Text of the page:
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My girlfriend and I are arguing on what is the correct way of writing the following sentence. To provide a little context - The children have never met their Grandmother yet. Is it correct to say:

They had never known their grandmother and it was high time they did.

or

They had never known their grandmother and it was high time they do.

I'm confused because for me the first one sounds correct but she argues that the latter is correct since we're talking in the present tense.

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The first sentence is fine if you’re talking about a past situation. If you’re talking about the present situation, then you need to say

They have never known their grandmother and it is high time they did.

It’s did in both cases, because one of the uses of the past tense is to express what is known as ‘unreal meaning’. You can’t use do, because it clearly isn’t yet true that the children know their grandmother.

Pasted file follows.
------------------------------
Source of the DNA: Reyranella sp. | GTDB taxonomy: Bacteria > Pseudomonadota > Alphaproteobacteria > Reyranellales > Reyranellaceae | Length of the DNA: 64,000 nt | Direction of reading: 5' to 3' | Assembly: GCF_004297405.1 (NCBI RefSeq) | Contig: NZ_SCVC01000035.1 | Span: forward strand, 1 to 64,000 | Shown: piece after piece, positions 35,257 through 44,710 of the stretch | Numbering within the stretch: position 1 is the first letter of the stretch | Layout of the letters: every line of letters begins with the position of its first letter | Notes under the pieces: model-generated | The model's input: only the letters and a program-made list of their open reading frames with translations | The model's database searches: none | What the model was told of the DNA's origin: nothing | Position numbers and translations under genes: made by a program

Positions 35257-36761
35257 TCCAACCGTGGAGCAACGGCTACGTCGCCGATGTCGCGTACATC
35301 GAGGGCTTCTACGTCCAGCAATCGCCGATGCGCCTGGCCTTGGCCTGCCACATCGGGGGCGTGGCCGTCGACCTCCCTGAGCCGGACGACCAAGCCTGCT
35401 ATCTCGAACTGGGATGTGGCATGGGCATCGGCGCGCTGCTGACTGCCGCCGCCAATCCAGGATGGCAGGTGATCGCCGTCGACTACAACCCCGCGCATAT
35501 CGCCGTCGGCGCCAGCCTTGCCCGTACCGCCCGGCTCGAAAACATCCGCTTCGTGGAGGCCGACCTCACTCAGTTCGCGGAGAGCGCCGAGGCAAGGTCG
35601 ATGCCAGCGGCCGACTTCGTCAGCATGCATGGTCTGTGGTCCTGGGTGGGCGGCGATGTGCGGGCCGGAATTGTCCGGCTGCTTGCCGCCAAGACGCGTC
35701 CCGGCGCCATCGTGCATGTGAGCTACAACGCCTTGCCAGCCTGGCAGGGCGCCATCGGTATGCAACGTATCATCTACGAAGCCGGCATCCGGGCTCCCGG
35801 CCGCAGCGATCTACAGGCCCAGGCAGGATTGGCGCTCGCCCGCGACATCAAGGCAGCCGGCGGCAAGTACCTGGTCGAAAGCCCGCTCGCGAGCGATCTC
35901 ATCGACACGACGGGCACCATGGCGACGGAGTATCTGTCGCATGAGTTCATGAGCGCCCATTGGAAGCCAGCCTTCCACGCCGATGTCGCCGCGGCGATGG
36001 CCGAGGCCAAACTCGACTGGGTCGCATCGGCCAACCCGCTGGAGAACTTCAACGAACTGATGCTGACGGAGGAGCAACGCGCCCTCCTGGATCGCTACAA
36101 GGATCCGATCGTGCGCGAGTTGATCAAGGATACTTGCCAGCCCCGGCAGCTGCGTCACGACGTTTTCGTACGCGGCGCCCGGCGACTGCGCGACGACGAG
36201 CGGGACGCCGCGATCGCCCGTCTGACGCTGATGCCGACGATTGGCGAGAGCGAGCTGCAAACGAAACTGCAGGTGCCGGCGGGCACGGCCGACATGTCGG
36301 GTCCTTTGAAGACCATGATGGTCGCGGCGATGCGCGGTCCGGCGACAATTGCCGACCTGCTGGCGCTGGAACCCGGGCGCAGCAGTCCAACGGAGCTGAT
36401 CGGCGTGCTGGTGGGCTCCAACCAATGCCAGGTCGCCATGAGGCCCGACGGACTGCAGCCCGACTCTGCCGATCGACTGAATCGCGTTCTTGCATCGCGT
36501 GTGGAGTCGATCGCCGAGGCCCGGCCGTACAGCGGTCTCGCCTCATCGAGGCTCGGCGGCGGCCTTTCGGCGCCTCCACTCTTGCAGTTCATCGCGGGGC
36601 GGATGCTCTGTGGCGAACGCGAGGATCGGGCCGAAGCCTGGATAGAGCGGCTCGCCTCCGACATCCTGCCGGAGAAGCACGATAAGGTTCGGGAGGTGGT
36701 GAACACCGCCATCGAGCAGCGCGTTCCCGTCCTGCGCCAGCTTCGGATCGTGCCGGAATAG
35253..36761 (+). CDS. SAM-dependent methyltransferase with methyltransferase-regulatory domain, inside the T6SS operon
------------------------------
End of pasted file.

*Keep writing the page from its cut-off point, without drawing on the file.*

• Thank you for this answer! Though I only thought it sounded correct, I now have an explanation to go with it. – Vincent Paca Jan 30 '14 at 12:41
  • Do can be used in the second to represent the implied future. – Anonym Jan 30 '14 at 22:29
  • I would suggest that it is high time that government reconsidered how it is going to deal with drug pushers, for current methods are expensive, fundamentally ineffective and deny funding in far more needy areas. Example sentence in Oxford Dictionary Why did they use past tense "considered"? It said "... it IS high time that .."! @VincentPaca – Anomalisa Sep 9 '16 at 11:01
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In this context, I think the first sentence is correct.

They had never known their grandmother and it was high time they did.

Since the sentence starts with They HAD .., maintaining the same tense through out, it should end with .. they DID.
However, if it starts with They HAVE never .., then using ..it IS high time they DO makes sense.

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